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Drug-Impaired Driving: The Contribution of Emerging and Undertested Drugs

NCJ Number
Date Published
May 2024

This article addresses the impacts of driving under the influence of illicit and prescription drugs (DUID) and laboratories' role in resolving the DUID problem; it provides a listing of Tier I and Tier II drugs and discusses what they are as well as the differences between the drugs in the two categories; it describes stop-limit testing and what it means for labs that practice it; and it discusses evidence in support of National Safety Council recommendations for Tier I and Tier II drug testing.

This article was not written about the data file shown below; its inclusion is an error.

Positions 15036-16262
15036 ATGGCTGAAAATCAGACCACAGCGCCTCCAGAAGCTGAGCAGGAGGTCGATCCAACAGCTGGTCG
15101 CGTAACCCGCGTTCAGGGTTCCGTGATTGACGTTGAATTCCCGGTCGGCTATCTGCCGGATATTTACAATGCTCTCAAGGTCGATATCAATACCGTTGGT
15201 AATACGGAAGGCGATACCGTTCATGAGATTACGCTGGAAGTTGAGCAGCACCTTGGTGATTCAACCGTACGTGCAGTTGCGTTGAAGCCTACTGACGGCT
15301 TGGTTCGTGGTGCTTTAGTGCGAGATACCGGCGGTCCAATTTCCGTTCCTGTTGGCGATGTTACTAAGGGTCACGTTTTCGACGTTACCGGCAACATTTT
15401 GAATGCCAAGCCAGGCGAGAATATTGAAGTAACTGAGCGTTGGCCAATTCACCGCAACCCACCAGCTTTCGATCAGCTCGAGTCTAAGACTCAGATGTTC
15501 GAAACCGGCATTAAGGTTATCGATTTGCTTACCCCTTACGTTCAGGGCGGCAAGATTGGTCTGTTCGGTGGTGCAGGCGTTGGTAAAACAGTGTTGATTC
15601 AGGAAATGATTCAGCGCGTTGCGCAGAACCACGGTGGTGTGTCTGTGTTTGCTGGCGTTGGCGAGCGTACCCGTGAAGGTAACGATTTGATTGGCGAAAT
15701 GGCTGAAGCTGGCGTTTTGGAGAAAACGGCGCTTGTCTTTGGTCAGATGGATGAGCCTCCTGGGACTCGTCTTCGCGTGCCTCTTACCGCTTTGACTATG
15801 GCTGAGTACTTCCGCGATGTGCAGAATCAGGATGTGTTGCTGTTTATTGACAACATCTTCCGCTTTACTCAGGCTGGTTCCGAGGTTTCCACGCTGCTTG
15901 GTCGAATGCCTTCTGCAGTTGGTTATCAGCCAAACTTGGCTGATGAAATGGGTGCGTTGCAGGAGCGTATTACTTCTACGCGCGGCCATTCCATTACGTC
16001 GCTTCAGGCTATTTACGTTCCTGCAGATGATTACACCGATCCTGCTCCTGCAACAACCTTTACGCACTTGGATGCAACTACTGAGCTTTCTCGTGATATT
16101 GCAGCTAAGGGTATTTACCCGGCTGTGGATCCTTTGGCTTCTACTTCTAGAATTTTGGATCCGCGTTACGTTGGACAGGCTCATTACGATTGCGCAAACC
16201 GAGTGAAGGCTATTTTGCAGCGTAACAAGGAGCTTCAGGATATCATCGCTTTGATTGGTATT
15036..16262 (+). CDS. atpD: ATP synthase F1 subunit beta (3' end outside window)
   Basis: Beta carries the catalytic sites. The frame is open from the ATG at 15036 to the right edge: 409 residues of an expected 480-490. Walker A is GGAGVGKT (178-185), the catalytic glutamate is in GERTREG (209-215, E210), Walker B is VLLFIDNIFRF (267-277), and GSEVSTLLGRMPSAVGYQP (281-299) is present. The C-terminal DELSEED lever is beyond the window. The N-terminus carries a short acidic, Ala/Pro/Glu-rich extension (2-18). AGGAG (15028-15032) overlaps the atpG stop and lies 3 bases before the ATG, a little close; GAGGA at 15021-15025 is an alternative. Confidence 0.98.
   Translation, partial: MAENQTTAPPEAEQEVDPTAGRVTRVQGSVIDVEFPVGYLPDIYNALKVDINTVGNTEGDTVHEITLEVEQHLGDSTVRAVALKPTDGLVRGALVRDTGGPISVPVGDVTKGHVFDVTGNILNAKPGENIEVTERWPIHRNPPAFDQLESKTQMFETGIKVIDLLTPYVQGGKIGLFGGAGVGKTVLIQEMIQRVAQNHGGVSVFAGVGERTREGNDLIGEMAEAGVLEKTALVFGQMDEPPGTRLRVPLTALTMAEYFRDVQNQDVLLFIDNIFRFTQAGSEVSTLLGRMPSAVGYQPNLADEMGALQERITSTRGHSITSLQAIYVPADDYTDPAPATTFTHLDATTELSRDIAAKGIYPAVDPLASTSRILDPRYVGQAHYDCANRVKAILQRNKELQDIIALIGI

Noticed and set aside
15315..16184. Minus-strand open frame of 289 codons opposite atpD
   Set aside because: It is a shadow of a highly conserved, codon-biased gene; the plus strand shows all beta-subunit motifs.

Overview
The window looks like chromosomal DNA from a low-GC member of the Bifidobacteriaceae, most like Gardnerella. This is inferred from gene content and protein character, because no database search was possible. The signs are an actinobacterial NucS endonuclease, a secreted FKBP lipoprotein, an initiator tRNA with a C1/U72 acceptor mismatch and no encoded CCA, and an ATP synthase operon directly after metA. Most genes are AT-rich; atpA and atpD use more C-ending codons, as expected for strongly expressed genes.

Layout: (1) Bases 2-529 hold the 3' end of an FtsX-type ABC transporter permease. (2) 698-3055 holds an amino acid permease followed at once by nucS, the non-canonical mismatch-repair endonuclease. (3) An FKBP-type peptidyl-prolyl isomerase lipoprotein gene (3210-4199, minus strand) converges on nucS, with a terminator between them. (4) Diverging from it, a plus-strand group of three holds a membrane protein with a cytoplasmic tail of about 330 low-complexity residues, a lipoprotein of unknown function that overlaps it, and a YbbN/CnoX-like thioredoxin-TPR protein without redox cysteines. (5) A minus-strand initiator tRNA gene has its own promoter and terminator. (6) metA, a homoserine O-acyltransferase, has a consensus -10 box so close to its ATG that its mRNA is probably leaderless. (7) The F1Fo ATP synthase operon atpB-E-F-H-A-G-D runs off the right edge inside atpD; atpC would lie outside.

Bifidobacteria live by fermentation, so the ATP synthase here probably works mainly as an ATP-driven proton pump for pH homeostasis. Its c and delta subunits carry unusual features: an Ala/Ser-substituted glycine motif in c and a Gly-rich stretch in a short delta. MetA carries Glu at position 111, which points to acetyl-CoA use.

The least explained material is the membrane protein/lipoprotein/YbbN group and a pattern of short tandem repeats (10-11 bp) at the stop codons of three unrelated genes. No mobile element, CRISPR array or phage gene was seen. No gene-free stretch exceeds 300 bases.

Impaired driving is often associated with alcohol use and frequently leads to accidents, injuries, and fatalities. But alcohol is not the only concern; the use of illicit drugs and abuse of prescription medications may also impair a driver’s abilities. In 2007, the National Safety Council (NSC) introduced testing scope and cutoff standardization for impaired driving cases and traffic fatalities to improve testing consistency. Since 2013, it has recommended that forensic toxicology labs regularly test blood for 35 of the most often encountered drugs and metabolites. Referred to as Tier I drugs, they are now included as a testing standard in many forensic toxicology labs. NSC also created a second drug category with significant impairment potential, termed Tier II drugs. These drugs include emerging novel psychoactive substances, prescription drugs, and traditional drugs of abuse with limited or regional prevalence, many of which require advanced instrumentation for detection. Most laboratories test for Tier I drugs, but only test for select Tier II drugs when they are regionally relevant. National Institute of Justice (NIJ)-funded researchers examined blood samples from over 2,500 driving under the influence of drugs (DUID) cases. The goal was to create a detailed picture of both Tier I and Tier II drugs that contribute to impaired driving cases and compare results to the NSC’s recommended testing scopes. Researchers also analyzed drug presence at various blood alcohol concentrations to assess the operational impact of different testing thresholds and stop limit testing. Stop limit testing is when some labs don’t perform any additional drug tests if a sample meets or exceeds a pre-determined blood alcohol concentration threshold.